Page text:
If you’re friends with me on Facebook (And if you’re not, what’s wrong with you? “Friend” me right now!) you know that my oldest son, Derrick, played this week at Carnegie Hall with jazz sax legend David Sanborn. At age 17 Derrick’s the lead alto sax player in the pro big band, Caleb Chapman’s Crescent Super Band, and they did a New York tour.
Being that I feel music trumps just about any other subject in school, I did the responsible thing and took my younger son, Quinn (who is a HS freshman) out of school, so that he could join me in following the Crescent Super Band like a couple of Dead Heads stalking Jerry Garcia and company.
But as cool as it is to watch my oldest, who isn’t even old enough to vote yet, command one of the most prestigious stages in history with one of the best sax players on the planet, that’s not what this post is about. For the first time my youngest and I got to embark upon a trip, just the two of us, that led to several Paper Moon moments, during which it was sometimes hard to tell which one of us was the responsible adult.
So in a shout-out to Quinn, who has (for many years) graciously taken a supportive back seat while his older brother sets the world on fire, here are but a few highlights of Quinn and Stacy’s Fabulous Adventure. (The rest will come soon in book that I will no doubt pester you incessantly to buy.)
After Music Comes Comedy
As soon as we landed at JFK on a Saturday night, I immediately took Quinn to the late night show at the Greenwich Village Comedy Club — because if music is the most important subject in school, comedy is definitely a close second. For some reason, the bouncers at the door thought my 14-year-old son was 17, which is the minimum age you have to be to get in. Probably because I implied he was 17 by saying, “This kid is 17, let him in.” They did. We sat at the front table, adhering to our two-drink minimum (his were virgin pinâ coladas, mine were a bit stronger and less sweet).
To my surprise Quinn got even the raunchiest of jokes, which leads me to believe we need to have a serious talk later.
Afterward we took the subway back to our midtown hotel in the wee hours of the morning, carefully stepping over passed-out drunks and circumventing a homeless guy on the platform taking a whiz on a poster of Mayor Bloomberg touting “If you see something, say something.” And like true New Yorkers, we were able to avoid the panhandlers at the ticket machines because we’d previously bought unlimited-ride Metro Cards.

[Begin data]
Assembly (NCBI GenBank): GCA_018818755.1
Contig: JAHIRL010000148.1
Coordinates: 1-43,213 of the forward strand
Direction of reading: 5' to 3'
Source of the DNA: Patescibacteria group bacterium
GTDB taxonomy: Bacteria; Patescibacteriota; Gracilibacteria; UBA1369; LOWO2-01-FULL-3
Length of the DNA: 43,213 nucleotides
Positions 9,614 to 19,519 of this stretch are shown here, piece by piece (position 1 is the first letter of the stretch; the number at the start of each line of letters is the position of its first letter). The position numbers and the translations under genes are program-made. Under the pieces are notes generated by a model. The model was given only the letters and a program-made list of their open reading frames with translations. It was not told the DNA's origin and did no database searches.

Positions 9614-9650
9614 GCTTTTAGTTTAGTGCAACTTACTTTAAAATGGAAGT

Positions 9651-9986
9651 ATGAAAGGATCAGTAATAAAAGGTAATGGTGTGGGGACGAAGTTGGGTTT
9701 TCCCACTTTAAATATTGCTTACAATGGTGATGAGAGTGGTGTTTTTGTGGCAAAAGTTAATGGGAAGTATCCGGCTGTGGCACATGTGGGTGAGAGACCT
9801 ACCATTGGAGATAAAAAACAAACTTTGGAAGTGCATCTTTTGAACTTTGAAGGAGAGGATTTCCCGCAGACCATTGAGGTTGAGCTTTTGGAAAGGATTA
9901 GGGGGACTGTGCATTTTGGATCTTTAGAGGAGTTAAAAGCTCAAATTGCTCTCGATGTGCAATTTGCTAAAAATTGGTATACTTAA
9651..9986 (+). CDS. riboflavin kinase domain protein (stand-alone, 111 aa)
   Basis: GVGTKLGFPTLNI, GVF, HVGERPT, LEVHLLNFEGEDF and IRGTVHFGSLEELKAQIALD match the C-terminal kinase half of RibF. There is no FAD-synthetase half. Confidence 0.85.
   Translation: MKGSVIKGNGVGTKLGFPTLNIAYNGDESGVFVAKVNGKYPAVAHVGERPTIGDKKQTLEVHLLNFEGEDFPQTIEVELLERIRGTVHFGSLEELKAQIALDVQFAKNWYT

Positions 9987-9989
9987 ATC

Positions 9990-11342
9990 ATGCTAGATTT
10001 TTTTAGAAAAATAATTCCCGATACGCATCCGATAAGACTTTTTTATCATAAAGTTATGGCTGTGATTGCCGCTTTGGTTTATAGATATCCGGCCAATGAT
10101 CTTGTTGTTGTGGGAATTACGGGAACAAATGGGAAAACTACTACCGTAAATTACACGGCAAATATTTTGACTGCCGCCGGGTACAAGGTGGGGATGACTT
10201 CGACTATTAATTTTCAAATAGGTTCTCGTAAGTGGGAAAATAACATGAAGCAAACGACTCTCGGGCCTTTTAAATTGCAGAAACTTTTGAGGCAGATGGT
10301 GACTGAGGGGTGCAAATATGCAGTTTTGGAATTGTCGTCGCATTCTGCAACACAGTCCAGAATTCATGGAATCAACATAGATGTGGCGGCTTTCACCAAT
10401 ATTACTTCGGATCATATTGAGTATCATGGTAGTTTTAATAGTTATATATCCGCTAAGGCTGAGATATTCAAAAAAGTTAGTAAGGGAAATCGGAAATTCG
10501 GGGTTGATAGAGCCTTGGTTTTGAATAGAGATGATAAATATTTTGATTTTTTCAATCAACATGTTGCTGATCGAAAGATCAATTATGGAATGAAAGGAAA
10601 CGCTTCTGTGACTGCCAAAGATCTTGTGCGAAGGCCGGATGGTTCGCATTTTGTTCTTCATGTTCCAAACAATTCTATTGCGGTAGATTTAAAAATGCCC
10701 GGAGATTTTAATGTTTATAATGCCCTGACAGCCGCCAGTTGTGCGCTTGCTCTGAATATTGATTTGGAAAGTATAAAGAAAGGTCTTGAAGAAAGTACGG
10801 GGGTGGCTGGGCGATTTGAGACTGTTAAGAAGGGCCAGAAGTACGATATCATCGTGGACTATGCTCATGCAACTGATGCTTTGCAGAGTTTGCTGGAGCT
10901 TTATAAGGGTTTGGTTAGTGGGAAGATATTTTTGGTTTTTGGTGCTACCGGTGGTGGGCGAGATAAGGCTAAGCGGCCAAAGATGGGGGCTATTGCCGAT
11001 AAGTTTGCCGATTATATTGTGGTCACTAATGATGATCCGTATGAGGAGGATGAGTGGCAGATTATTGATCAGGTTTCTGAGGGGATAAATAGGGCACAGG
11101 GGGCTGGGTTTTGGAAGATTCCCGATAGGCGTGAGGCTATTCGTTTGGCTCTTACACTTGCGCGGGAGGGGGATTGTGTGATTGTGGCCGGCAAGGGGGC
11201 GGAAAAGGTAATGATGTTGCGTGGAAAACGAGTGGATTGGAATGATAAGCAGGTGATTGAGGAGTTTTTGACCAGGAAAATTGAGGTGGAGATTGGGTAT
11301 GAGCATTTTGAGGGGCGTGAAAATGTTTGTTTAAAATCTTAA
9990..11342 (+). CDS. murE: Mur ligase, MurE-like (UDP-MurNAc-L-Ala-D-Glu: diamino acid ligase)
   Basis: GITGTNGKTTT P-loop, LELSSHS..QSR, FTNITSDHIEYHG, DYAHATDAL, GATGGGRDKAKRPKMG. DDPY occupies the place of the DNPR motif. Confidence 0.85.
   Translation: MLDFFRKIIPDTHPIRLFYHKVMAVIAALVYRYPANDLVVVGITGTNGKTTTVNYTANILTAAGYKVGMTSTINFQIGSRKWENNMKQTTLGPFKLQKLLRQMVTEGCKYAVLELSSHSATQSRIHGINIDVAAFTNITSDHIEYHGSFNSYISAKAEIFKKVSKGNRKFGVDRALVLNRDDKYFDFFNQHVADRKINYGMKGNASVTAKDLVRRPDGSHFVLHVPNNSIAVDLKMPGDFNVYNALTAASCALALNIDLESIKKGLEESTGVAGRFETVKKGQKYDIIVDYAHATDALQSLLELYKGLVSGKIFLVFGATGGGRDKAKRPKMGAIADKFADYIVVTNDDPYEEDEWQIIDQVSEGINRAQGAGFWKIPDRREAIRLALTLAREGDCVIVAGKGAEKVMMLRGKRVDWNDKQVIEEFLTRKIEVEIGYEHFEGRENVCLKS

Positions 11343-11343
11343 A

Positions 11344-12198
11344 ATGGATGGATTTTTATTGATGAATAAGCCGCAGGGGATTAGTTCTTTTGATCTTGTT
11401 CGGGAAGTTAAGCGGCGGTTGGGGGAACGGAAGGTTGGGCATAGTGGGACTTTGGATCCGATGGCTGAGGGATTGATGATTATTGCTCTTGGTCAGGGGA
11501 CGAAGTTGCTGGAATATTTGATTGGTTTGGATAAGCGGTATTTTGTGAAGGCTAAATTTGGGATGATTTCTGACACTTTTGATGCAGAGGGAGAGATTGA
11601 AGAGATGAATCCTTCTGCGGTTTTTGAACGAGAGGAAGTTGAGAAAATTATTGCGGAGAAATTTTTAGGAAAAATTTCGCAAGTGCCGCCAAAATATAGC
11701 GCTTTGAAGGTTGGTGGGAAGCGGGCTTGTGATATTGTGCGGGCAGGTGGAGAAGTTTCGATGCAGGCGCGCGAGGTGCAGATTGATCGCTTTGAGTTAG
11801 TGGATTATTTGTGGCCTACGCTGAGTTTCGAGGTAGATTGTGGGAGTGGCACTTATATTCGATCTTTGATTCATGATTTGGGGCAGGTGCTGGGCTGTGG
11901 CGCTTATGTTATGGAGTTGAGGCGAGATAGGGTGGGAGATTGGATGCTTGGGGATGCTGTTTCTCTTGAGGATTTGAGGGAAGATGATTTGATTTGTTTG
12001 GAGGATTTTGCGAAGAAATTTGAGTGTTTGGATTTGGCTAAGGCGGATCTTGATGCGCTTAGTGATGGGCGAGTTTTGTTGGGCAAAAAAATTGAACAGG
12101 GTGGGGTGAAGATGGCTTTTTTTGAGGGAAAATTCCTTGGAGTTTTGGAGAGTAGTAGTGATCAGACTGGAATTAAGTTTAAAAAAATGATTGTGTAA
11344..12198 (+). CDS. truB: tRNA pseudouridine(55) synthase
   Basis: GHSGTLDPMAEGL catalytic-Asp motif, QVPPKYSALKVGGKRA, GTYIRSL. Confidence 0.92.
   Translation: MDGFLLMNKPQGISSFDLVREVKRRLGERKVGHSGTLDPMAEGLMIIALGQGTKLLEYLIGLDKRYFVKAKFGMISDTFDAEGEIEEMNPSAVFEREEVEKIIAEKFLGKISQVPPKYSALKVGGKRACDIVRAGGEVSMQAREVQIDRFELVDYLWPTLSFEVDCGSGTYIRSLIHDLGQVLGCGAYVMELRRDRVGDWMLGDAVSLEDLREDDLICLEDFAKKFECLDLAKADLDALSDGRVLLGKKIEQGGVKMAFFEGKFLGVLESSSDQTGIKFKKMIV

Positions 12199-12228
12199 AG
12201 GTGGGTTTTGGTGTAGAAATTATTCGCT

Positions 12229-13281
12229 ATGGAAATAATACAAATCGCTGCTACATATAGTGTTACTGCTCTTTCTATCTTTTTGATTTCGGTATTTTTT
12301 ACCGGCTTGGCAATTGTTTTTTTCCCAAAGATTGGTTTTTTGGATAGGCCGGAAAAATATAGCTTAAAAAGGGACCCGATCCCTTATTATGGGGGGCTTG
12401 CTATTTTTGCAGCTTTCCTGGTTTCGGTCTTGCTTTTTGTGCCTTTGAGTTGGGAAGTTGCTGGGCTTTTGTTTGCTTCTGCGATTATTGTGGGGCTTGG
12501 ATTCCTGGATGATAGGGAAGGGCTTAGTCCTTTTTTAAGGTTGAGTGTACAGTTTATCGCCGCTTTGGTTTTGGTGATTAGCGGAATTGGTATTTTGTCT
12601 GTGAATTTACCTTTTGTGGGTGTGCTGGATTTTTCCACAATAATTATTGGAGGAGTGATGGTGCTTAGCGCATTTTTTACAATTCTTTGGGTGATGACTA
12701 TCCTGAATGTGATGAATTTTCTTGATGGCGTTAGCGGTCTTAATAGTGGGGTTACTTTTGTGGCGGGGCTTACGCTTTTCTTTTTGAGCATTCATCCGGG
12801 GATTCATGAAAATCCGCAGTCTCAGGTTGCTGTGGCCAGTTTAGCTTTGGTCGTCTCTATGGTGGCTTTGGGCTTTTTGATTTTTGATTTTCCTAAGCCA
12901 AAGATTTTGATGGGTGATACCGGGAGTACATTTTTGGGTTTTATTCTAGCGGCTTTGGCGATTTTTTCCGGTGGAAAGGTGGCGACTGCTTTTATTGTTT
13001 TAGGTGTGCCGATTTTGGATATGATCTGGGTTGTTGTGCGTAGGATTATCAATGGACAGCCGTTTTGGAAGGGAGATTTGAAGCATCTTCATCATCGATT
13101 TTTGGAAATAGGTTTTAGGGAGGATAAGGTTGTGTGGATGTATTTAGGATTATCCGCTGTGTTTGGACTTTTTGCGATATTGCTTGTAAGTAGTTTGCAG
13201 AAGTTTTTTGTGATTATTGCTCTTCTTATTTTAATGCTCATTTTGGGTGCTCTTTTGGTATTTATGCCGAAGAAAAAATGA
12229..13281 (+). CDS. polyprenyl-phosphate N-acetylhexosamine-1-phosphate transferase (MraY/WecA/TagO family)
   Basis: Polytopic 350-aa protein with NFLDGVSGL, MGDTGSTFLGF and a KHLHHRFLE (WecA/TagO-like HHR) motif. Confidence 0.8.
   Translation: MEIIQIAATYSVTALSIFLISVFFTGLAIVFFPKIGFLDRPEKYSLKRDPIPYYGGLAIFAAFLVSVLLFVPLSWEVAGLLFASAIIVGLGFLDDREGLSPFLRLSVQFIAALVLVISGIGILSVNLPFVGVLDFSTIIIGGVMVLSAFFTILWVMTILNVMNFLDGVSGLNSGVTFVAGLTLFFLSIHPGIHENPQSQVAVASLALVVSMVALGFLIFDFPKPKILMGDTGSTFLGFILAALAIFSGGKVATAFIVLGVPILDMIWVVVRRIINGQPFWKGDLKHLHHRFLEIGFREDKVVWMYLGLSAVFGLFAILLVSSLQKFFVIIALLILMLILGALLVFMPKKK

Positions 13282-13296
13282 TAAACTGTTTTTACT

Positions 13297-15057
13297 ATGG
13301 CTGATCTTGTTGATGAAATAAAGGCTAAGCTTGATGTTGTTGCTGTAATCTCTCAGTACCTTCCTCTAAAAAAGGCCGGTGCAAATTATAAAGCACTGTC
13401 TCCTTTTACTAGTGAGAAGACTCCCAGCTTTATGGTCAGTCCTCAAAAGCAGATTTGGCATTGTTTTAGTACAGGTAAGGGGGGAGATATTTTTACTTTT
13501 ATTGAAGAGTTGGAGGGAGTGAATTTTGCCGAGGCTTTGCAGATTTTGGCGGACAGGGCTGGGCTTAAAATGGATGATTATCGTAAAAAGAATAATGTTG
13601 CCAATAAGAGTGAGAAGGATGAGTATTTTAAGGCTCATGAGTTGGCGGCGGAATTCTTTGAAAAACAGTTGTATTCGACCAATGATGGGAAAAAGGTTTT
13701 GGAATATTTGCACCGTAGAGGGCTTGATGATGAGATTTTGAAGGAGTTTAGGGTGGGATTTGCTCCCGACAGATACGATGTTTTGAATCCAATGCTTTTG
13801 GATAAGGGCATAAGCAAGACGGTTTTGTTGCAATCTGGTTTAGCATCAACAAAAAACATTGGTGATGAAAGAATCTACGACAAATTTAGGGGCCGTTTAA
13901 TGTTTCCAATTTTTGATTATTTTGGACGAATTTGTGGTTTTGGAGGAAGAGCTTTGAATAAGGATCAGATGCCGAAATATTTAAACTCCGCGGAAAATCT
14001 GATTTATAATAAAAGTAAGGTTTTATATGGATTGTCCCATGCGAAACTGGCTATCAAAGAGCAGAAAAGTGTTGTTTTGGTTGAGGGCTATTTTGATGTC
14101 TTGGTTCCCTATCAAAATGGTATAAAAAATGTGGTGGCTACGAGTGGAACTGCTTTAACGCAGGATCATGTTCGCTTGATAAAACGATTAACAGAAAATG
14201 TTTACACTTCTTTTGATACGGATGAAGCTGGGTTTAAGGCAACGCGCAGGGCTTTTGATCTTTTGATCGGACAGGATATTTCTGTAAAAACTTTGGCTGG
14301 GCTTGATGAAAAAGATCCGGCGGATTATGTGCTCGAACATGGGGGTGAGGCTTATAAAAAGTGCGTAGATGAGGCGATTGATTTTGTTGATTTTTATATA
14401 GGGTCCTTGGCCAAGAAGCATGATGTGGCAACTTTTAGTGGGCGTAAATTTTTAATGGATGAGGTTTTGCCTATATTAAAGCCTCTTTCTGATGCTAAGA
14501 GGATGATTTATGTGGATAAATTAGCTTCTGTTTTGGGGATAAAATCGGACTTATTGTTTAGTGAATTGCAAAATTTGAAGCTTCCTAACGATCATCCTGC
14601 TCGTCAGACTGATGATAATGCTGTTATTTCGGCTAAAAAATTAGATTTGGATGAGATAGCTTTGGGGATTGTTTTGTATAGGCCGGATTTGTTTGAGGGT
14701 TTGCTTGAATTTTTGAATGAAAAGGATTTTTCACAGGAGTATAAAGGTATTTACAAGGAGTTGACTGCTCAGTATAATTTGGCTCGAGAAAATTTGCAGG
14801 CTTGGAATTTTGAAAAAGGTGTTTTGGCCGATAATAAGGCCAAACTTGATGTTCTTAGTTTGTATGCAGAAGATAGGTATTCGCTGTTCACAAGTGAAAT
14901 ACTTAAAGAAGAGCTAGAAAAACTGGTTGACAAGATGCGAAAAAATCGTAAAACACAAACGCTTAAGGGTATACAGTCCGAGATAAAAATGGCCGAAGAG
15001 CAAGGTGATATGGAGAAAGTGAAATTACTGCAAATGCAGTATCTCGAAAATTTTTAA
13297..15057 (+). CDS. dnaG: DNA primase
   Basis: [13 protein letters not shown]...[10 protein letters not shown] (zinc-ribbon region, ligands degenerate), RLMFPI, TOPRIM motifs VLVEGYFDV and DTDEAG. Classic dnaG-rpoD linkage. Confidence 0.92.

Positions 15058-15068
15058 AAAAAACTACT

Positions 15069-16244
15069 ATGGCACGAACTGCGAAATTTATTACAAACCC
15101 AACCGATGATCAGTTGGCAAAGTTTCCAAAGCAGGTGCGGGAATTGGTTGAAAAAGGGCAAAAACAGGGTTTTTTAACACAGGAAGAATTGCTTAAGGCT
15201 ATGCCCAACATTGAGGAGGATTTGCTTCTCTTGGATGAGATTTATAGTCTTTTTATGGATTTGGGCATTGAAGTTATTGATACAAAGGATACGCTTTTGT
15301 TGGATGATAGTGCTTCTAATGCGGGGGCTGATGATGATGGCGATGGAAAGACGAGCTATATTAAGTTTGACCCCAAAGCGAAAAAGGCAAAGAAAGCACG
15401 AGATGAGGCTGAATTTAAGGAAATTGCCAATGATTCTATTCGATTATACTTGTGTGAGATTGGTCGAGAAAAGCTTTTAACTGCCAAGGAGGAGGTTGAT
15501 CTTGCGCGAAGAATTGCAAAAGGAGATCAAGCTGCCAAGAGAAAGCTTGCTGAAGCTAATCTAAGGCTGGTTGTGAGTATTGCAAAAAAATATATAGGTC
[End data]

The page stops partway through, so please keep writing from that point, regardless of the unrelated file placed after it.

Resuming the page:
“Forget It, Jake, It’s Chinatown”
The next day we explored Chinatown in the pouring rain. Being that Quinn is enamored with all things Martial Arts, he begged me to let him buy some real nunchucks he found in one of those dodgy-looking “spice shops” like you see in kung fu movies. For some reason I acquiesced. Thinking I’d have to be the one to pay for it (since he’s a minor) I made my way to the front of the store, only to find Quinn conducting the transaction himself with a wizened up shopkeeper who barely spoke English. When I asked the geezer if he needed my approval he said, “No. Boy have cash. All good.” Then he turned to Quinn and said, “Be wise with nunchucks.”
That’s it? You just sold a Martial Arts weapon to a teenager not even old enough to drive and all you got is, “Be wise?” Someone told me later that such advice counts as a legal liability waiver in Chinatown, which I tend to believe since we didn’t see even one law enforcement officer of any kind south of Canal Street.
Just Be Cool, My Son
After that we went to lunch in a hole-in-the-wall Chinese restaurant called Big Wong’s (too easy—just write your own joke and insert here). We were the only Caucasians in the place and no one spoke English. To order we just pointed to things other people were eating. Needless to say it was delicious, but when I set my debit card down on the bill after we were finished, a waitress shouted from across the room in broken syllables, “No card, cash only!”
Well, I didn’t have any cash. So I told Quinn I’d have to leave him as collateral while I went in search of an ATM, adding, “If they make you wash dishes wear gloves. That dishwater is probably pretty nasty.”